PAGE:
Exiting the kitchen into what appeared to be a living room, we were greeted immediately by the stench of cat piss. A lot of cat piss. When I was a kid, we adopted an adult female cat from one of my high school friends. We knew this cat was shy, but it didn’t take long for us to figure out that it must have been abused. If someone raised his or her voice around the cat, she would immediately pee. My parents had a somewhat volatile relationship, never violent, and there was a lot of yelling in our house, so I lived with that smell for a long time. She was just one cat, and I still have trouble visiting my parents because the smell is still present more than a decade later. However, this was a home that must have hoarded several improperly cared for animals. My husband and I have two male cats in our apartment, and we knew right away that no matter how much we cleaned and disinfected, ripped up and replaced, that the smell would still be detectable to them. It would not be a good situation.
The fun continued and the smell got worse as we traveled deeper into the house. We saw more locks on the outside of bedrooms and leading to the second level, encountered two safes in different rooms (one a badass large safe), and the grand finale, a server setup in the basement. Later I would look the address up and discover the place was just a failed data retrieval business, but it was more fun to suggest nefarious activities, such as offshore gambling, went on inside. I saw a door down in the basement with a hole cut in the bottom, large enough for an animal. Our eyes all started to water when we opened the door to reveal the source of the strongest odor, the room where all the cats must have lived.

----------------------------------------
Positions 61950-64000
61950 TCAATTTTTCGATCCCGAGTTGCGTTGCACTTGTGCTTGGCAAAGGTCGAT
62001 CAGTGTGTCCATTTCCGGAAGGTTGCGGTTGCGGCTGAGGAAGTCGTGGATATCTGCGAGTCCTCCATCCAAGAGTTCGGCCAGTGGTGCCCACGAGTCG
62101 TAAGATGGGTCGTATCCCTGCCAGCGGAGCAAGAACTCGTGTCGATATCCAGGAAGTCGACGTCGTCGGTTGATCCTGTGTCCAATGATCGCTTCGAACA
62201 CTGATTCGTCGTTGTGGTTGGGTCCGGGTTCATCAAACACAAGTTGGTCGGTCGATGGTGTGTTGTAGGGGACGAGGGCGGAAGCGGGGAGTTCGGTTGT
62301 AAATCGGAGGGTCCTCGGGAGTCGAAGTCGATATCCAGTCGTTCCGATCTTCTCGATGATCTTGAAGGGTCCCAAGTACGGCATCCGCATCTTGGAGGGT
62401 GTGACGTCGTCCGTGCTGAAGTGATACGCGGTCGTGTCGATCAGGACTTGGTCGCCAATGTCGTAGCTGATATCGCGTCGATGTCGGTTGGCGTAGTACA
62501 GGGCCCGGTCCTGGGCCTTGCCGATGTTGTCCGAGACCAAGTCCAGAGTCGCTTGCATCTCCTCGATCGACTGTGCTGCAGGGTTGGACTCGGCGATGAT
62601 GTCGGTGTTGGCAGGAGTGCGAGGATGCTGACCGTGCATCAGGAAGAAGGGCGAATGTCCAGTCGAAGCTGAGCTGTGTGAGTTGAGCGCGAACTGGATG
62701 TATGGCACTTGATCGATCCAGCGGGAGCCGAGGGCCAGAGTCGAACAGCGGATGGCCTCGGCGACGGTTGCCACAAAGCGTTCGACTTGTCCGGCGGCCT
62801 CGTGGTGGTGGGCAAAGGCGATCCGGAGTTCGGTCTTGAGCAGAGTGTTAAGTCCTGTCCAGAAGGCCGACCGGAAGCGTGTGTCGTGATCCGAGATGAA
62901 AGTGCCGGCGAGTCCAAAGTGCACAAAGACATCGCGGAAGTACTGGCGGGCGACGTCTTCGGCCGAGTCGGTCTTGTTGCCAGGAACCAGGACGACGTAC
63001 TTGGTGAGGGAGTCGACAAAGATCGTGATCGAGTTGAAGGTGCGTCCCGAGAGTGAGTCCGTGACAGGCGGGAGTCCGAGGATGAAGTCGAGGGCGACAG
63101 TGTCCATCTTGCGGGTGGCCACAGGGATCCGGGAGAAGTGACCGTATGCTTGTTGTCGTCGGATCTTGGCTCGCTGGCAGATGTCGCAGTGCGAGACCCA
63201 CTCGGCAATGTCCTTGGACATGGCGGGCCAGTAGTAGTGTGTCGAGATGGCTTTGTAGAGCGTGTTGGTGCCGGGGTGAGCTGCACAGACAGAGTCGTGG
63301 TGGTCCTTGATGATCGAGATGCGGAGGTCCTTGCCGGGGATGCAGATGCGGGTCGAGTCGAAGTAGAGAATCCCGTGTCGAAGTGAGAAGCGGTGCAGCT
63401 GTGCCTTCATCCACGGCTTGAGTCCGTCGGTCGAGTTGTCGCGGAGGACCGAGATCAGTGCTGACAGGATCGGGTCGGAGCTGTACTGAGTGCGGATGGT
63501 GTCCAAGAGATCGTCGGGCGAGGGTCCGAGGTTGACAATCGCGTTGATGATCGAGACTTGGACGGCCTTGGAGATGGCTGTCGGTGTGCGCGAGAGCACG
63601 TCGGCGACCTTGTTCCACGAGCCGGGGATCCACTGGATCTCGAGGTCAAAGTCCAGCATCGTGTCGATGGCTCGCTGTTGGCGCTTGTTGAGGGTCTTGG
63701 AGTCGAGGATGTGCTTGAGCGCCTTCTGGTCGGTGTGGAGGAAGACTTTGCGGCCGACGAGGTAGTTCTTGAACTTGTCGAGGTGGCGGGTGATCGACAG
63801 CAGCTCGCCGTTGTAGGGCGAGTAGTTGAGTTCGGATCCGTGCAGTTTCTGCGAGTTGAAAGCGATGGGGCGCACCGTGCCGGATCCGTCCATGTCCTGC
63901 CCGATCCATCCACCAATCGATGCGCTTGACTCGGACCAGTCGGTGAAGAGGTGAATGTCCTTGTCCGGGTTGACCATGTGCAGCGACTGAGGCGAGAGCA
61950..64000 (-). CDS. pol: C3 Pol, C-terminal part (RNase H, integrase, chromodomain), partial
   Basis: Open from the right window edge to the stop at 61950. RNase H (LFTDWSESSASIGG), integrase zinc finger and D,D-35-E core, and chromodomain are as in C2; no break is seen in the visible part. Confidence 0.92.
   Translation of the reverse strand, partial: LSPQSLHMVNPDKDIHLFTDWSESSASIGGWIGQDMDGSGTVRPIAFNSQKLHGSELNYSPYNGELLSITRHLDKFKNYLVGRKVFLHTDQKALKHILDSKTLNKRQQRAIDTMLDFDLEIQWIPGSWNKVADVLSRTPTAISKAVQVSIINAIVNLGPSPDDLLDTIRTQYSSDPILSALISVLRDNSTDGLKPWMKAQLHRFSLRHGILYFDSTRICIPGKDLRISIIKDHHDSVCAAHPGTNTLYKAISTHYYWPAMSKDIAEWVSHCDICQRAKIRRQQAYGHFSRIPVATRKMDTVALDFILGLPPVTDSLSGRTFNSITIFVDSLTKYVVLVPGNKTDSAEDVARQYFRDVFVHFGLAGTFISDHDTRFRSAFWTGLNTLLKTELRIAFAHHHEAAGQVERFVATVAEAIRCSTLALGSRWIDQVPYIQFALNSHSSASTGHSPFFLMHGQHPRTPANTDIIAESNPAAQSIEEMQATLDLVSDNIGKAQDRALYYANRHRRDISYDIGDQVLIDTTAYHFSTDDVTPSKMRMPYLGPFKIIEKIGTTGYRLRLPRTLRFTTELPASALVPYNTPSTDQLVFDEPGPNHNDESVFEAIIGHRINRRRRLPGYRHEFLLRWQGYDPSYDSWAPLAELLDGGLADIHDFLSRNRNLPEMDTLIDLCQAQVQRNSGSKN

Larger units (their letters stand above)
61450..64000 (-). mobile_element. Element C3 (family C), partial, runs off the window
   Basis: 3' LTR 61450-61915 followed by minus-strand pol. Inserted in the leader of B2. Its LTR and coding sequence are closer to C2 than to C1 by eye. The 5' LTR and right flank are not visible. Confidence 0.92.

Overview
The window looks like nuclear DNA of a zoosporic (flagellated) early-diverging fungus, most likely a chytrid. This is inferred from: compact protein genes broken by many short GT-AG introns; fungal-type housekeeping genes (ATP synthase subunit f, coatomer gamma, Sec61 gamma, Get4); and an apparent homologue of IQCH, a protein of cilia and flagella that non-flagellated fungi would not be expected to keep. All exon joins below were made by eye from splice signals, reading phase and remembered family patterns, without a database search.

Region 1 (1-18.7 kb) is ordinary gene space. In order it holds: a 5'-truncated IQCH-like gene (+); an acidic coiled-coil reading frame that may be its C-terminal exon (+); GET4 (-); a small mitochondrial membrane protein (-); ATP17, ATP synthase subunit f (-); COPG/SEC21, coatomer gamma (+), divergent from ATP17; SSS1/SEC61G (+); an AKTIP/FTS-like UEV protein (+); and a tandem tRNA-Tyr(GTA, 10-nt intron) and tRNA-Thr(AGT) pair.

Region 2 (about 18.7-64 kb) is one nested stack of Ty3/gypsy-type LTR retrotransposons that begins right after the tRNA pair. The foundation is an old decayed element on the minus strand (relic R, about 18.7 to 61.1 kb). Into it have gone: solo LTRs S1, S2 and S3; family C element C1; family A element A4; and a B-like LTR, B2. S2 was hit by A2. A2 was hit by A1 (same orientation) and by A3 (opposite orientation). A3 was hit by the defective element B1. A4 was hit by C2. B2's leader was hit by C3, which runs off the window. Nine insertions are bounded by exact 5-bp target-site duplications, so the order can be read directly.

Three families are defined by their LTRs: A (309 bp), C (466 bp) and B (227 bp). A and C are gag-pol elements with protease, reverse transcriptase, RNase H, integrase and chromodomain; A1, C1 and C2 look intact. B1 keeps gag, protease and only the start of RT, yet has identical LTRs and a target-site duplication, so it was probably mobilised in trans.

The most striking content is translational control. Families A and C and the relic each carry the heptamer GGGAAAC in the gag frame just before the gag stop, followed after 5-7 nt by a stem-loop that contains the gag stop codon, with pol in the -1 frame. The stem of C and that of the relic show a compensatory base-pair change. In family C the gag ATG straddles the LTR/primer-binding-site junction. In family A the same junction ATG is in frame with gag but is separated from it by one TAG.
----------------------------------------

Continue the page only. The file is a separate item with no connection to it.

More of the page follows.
This is a photo from the Neon Boneyard in Las Vegas
I’m all for a house that needs work, but this was too much. Structurally, it seemed fine, and surprisingly the exterior and the roof looked great. However, the costs to make this place work would bankrupt us. Someone had messed up both of the fireplaces (I feared what an inspector would say), all the carpets and floorboards would need to be ripped up and replaced, and, despite the convenience, our real estate agent strongly suggested we might not want to live right next door to a gas station. The final nail in the coffin for this house was that it was a foreclosure, which meant auction, which meant a lot of factors we didn’t really understand as first time home buyers.
I’m trying hard not to be discouraged. Not counting our year of procrastination, we’ve only been at this for three weeks. We’ve been to six houses so far, entered five, and today we are looking at four more. This is the beginning of the season, which started late this year because of Boston’s ridiculous winter, but I still know the real estate market in this area sucks due to the large number of buyers and a low inventory of options. It’s early, and we haven’t seen enough places to have come across the right house yet. We’ve entered both pipe dreams and nightmares, but nothing in the middle. I’m hopeful that when the market really starts to pick up we will start seeing homes that meet our basic needs, force us to get creative with the budget we have for immediate improvements, and allow us to finally host more than one person at a time in our living room.
Up Next: Paying Off My Student Loan